Dating is a scary and exciting passage for teenagers. It is thrilling, and sometimes devastating. It can help a person sort out what they want in a permanent relationship, but it can also open a world of possibilities not apparent from the cocoon of your family. It is hard for us as parents because it is so obviously a step towards leaving the nest.
I don't think there are any sure-fire formulas for dating success and safety, but I do think there are some common-sense pieces that should be in place before dating begins:
- Your child should have some long-term goals, and have thought about where relationships fit into that. (How much time can be devoted to a relationship? Can your child defer one desire in favor of another? Will they leave an event where there is under-age drinking or illegal drugs are being used?)
- Your child should know what a healthy relationship looks like. Ask them who they admire; ask them what they hope their future partnership will look like. This will help them avoid, or at least more quickly realize if they get involved in an unhealthy relationship.
- Your child should know how to say and hear "NO". Do not let your child date without having the mutual consent conversation. (Which hopefully started over sharing toys and clothing and isn't a new concept now.)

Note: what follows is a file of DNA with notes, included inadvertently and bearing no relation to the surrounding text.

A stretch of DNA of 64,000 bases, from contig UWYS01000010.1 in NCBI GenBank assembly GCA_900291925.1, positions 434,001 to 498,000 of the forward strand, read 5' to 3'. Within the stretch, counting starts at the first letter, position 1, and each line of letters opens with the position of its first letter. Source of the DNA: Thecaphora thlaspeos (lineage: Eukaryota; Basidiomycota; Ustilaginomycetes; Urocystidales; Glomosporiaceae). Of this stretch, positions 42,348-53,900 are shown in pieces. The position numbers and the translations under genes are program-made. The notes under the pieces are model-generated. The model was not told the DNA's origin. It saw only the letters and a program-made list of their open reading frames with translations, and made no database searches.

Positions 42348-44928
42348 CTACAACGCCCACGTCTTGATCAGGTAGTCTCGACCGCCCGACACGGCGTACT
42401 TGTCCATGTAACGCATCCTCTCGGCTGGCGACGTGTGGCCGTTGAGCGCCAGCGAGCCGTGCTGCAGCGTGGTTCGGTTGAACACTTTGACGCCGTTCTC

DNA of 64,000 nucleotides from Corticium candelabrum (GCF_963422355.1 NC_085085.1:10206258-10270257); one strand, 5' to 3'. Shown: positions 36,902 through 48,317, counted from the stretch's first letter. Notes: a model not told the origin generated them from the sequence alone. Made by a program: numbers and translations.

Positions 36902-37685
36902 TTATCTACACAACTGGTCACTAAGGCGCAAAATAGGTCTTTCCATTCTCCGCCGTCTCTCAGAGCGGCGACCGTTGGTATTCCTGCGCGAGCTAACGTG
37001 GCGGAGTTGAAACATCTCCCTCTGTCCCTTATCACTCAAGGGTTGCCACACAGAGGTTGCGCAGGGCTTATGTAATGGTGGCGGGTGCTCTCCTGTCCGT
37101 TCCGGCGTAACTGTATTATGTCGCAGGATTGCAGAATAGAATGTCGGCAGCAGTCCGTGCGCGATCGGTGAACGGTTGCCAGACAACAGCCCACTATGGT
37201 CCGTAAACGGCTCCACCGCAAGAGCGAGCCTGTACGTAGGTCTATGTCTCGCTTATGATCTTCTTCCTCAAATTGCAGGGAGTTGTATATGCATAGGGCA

- While they live under your roof, they should not be dating people you haven't met. I also think that they should not be dating people in other life stages (ie no dating people with drivers' licenses until you have one of your own, no dating people with their own apartments until you have your own, etc. And the reverse is also true!)
- It goes without saying that they should have been schooled in safe practices related to: alcohol and drugs, sexual activity, driving, violence, manipulation, etc.
- It also seems common-sense that they should date on money they earned themselves. Kids who are willing to mow lawns and babysit to have dating money are far more selective in who they spend it on.
I believe that we were created for community and building healthy relationships make for better communities. Families are our first communities and they should protect us and prepare us for what is to come.
- Don't be hands off with your children's significant others. Invite them to dinner, get to know them. Often the most obnoxious choices will be eliminated simply by seeing them in the context of the family community.
- Notice how your child's relationship mimics or digresses from your own relationships. This can be a place to open discussion if you have concerns.
- Pray that God will bring a worthy match for your child. A life partner is truly a gift from God.
- Make sure your child is aware of what he or she is worth, in your eyes, and in God's eyes. He or she is wonderfully made!
And lastly - it's easier to sleep in the kid's bed until they get home than to wait up for them. God bless you on this phase of the parental journey. Amen.